You are right though. I have already started planning to leave and in a few months i'm hoping to be able to move out!
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Old 05-06-2013, 08:53 AM   #11 (permalink)
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Default Re: Trial Separation; how does it work??

It sounds like you are very educated and have a level head. Good. Learn to keep your cool in times like these especially when the emotions can run out of control. I would probably be in a better position now if I could have.

Your husband resenting you is definitely money related. His ego is bruised because he cannot provide properly and he is taking it out on you. I applaud that you are helping out financially without rubbing it into his face. My wife was the opposite. She hated the idea of helping out when money was tight for me and she was the one who had all the new friends and kept on going out while I just put the hours into the business.

Now while I believe all this stems financially, I would be on the lookout right now for another woman. Having all these new friends and never wanting you around doesn't sound too good. There could be someone else that is giving him attention.

And if you are truly unhappy, why wait several months to move out? Again you hold the cards here because you can survive.
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Old 05-06-2013, 09:07 AM   #12 (permalink)
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All my savings are in the house unfortunately. We need to wait for the price to go up sufficiently so we can sell and i can take out my savings. The market is going up now so hopefully only a few more months. In the meantime, I am sorting out a separate bank account, sorting out a separate residence visa (I currently have a "spouse" residency).

Most important of all, I'm going to condition myself emotionally. I hate that I have been sitting waiting for a miracle to happen, hoping that he will wake up one morning and appreciate that I have loved him and took care of our family with everything I got for 20 years. I need to stop that and focus on the emotional transition. It's very hard to disentangle yourself emotionally and I'm hoping that by the time the actual move happens, it won't hurt so much.
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Old 05-06-2013, 09:10 AM   #13 (permalink)
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and there is no woman. There was someone at some point 2 years ago but that went away quickly and now I'm sure there is no one.
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Old 05-06-2013, 04:37 PM   #14 (permalink)
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It won't be easy detaching after 20 years unless you truly hate your spouse, but it sounds like you are still in love with him. Most men don't realize how good they have it until their wife leaves them. If there is no woman involved like you mentioned, I can bet that your leaving will hit your husband like a brick. He may be throwing around trial separation now because his ego is bruised and possibly because he feels that you won't ever leave him. He thinks if anything, it will be him to do the leaving.

You'll know when its best to leave and waiting for Dubai real estate prices to appreciate may just be your subconscious telling you to give yourself more time to think it over and to hope that your husband does turn. You can pack your bags and get an apartment since you are earning. Sell the house later if you have to.
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Old 05-08-2013, 02:26 PM   #15 (permalink)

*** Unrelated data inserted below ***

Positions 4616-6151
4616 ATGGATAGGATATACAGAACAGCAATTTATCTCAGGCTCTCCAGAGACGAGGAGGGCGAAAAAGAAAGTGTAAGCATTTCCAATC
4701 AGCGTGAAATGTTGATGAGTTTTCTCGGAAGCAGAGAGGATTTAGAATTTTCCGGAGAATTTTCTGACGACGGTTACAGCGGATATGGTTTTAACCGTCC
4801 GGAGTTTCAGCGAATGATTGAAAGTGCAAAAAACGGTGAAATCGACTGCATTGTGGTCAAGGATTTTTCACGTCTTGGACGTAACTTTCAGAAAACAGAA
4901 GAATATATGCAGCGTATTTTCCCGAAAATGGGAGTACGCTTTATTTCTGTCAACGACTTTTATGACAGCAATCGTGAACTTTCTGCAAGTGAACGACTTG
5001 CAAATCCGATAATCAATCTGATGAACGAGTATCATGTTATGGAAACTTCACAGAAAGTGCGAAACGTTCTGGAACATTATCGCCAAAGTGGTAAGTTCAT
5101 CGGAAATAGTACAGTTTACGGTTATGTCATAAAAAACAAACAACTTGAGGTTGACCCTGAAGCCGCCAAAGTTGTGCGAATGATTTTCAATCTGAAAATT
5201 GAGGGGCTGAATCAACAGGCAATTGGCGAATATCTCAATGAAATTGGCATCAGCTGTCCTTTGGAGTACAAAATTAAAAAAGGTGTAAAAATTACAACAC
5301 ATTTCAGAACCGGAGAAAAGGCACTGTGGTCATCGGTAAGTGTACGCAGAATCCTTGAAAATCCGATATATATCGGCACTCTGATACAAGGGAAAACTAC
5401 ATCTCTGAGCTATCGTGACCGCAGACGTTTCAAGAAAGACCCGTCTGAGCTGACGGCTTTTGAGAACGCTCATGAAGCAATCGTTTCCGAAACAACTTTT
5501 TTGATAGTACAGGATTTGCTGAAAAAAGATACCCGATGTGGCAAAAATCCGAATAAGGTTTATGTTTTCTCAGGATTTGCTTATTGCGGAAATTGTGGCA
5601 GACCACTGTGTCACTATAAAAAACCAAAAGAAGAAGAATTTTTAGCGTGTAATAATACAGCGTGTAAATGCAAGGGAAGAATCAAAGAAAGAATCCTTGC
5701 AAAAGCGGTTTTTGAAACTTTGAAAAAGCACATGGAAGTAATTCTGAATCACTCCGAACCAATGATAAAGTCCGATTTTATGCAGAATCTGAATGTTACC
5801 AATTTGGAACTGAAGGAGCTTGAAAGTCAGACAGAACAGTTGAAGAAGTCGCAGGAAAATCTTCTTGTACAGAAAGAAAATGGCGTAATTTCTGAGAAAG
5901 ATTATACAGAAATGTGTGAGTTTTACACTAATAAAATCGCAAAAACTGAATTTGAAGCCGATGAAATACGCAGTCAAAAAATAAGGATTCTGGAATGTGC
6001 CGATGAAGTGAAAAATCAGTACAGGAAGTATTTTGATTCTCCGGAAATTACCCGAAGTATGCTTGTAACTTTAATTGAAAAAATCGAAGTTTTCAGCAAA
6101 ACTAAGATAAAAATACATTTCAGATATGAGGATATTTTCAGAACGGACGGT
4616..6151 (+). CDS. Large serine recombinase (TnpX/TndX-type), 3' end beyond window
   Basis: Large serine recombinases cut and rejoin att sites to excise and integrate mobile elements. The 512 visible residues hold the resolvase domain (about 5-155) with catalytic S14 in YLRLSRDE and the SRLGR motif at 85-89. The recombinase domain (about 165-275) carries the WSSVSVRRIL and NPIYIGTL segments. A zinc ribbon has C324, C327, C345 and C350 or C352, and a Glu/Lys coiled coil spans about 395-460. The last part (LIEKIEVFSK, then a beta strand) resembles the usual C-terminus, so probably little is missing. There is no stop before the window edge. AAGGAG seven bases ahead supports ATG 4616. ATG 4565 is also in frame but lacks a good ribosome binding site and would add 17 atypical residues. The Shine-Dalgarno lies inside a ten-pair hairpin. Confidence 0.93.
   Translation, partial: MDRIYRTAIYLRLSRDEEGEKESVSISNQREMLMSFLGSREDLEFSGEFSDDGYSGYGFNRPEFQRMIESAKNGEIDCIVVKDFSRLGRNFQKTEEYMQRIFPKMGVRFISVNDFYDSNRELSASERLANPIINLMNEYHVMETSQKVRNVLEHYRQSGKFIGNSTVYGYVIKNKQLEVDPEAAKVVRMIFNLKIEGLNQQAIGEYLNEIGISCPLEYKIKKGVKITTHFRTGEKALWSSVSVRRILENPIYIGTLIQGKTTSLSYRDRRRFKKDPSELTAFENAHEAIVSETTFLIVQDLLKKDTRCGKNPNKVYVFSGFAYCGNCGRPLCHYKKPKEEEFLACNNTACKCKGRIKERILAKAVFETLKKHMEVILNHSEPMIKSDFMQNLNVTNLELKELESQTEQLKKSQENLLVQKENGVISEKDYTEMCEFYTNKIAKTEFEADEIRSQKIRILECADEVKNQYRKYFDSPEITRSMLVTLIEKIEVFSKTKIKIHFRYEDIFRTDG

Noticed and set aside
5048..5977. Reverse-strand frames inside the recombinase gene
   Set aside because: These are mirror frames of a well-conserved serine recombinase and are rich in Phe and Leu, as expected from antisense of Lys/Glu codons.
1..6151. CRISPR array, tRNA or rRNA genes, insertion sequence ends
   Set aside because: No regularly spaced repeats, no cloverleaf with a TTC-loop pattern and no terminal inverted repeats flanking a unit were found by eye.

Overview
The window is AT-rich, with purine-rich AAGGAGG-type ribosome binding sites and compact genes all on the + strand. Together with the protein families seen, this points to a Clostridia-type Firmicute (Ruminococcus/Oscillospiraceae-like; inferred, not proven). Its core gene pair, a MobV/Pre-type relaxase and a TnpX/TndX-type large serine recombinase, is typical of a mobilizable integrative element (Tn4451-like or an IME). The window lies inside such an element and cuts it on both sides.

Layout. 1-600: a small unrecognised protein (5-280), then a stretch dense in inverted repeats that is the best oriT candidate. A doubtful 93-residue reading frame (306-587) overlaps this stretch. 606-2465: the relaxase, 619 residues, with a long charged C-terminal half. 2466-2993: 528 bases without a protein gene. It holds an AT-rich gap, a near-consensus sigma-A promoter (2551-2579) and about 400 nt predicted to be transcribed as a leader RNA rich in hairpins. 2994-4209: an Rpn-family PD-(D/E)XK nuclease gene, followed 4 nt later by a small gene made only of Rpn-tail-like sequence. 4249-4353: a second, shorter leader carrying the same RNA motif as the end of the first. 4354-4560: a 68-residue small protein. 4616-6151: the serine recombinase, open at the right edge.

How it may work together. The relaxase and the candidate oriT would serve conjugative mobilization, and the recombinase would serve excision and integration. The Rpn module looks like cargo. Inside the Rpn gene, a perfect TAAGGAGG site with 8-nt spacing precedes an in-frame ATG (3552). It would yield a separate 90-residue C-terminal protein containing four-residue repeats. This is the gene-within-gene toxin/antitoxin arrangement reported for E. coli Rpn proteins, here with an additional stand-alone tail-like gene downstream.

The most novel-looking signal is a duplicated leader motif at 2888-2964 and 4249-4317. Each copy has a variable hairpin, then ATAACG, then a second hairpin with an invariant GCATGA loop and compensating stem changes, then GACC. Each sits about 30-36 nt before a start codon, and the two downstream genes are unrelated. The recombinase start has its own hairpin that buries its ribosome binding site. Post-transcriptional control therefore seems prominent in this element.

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Default Re: Trial Separation; how does it work??

Hi Alpha,
You are right, to an extent, I'm still not ready to cut the cord irrevocably, but not to actually think it over, rather to take my time to disentangle slowly. In any case there are a few logistical issues that will take time to sort out before I can finalize a divorce... but in the meantime I am finding myself slowly getting more comfortable with the idea of being on my own.

Yesterday I went out to meet an old friend who is passing through Dubai and he brought a friend with him. I no longer wear my wedding ring and I could tell the guy really liked me. It felt gratifying to feel wanted- although I will not go down that road. But it made me feel like I do not need to be a doormat any longer.

I doubt he will realize anything other than his own vision of the "wrongs" the world did to him. I feel sorry for him more than anything, there is no anger left in me, but you cannot help someone not willing to help themselves.

You know, I keep going back to your perspective and today something struck me about your situation. Why do you believe your wife left, why do you say no one wants to be with a loser? let me give you a woman's perspective:
1- Your wife has stuck with you for 14 years, so she must love you and care about you
2- I hear a lot of anger directed at yourself. Is it possible that because you felt anger about not being able to support the family, you started directing this anger at her, in subtle ways. Is it possible that she wanted you to make her feel appreciated because she was helping out but you were too proud to tell her thank you. When I look back, one of the things that hurt me the most during our relationship is that he never ever showed me that he appreciated what I'm doing. When he was making loads of money and I still wanted to work (because I have too much mental energy to sit and twiddle my thumbs for one and I always felt I needed a plan B in case things didn't continue to be rosy). You know what he used to tell the kids when they asked me mom why don't you stay at home, he would say, oh she's just trying to entertain herself with work, in a very belittling tone!

if I hadn't insisted on being in the work market during those days of plenty, I would not have been able to move to a better paying job during the crisis. He never said thank you, he never showed that he appreciated that I was working 12 hour days when you include taking care of 3 children from a-z (his highness never participated in child care or housework).

are you sure you genuinely showed your wife that you appreciated what she was doing?

of course I don't know your wife but I just think it might be a case of her feeling unappreciated or unloved because you were in a bad spot yourself and unable to communicate positively with her. I could be totally wrong of course, but judging that you were married for so long, it seems to me she really cared.

Starting a new social life may have been her way of keeping sane and finding some support.

Just some thoughts to reflect on